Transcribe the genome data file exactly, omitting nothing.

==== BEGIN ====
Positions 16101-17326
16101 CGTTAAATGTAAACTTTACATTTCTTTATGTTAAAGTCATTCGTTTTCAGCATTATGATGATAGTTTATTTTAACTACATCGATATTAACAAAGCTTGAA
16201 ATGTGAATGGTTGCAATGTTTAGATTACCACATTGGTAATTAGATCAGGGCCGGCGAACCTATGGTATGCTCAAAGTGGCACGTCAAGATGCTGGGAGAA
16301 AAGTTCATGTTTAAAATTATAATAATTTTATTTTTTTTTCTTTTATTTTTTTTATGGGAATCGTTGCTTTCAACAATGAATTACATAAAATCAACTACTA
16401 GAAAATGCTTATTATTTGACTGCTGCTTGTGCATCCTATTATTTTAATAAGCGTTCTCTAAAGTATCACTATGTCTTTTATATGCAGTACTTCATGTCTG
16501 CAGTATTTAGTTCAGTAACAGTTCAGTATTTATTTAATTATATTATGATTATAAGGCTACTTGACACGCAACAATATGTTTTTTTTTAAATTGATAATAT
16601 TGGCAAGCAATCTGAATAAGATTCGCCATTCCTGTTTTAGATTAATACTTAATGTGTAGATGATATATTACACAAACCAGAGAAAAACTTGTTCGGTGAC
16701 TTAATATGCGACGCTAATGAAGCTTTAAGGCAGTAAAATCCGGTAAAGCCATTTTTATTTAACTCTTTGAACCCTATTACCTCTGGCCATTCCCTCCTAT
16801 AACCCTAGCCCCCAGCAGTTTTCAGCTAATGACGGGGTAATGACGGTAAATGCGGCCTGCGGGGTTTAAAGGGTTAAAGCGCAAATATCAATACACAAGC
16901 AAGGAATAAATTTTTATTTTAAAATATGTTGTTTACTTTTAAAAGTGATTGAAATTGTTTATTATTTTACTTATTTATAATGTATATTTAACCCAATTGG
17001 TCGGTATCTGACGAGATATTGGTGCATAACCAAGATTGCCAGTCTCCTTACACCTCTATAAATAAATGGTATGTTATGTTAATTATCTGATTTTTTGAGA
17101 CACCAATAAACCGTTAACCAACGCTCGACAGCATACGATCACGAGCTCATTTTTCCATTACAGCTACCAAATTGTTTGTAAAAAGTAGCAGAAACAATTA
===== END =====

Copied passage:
Positions 16101-17326
16101 CGTTAAATGTAAACTTTACATTTCTTTATGTTAAAGTCATTCGTTTTCAGCATTATGATGATAGTTTATTTTAACTACATCGATATTAACAAAGCTTGAA
16201 ATGTGAATGGTTGCAATGTTTAGATTACCACATTGGTAATTAGATCAGGGCCGGCGAACCTATGGTATGCTCAAAGTGGCACGTCAAGATGCTGGGAGAA
16301 AAGTTCATGTTTAAAATTATAATAATTTTATTTTTTTTTCTTTTATTTTTTTTATGGGAATCGTTGCTTTCAACAATGAATTACATAAAATCAACTACTA
16401 GAAAATGCTTATTATTTGACTGCTGCTTGTGCATCCTATTATTTTAATAAGCGTTCTCTAAAGTATCACTATGTCTTTTATATGCAGTACTTCATGTCTG
16501 CAGTATTTAGTTCAGTAACAGTTCAGTATTTATTTAATTATATTATGATTATAAGGCTACTTGACACGCAACAATATGTTTTTTTTTAAATTGATAATAT
16601 TGGCAAGCAATCTGAATAAGATTCGCCATTCCTGTTTTAGATTAATACTTAATGTGTAGATGATATATTACACAAACCAGAGAAAAACTTGTTCGGTGAC
16701 TTAATATGCGACGCTAATGAAGCTTTAAGGCAGTAAAATCCGGTAAAGCCATTTTTATTTAACTCTTTGAACCCTATTACCTCTGGCCATTCCCTCCTAT
16801 AACCCTAGCCCCCAGCAGTTTTCAGCTAATGACGGGGTAATGACGGTAAATGCGGCCTGCGGGGTTTAAAGGGTTAAAGCGCAAATATCAATACACAAGC
16901 AAGGAATAAATTTTTATTTTAAAATATGTTGTTTACTTTTAAAAGTGATTGAAATTGTTTATTATTTTACTTATTTATAATGTATATTTAACCCAATTGG
17001 TCGGTATCTGACGAGATATTGGTGCATAACCAAGATTGCCAGTCTCCTTACACCTCTATAAATAAATGGTATGTTATGTTAATTATCTGATTTTTTGAGA
17101 CACCAATAAACCGTTAACCAACGCTCGACAGCATACGATCACGAGCTCATTTTTCCATTACAGCTACCAAATTGTTTGTAAAAAGTAGCAGAAACAATTA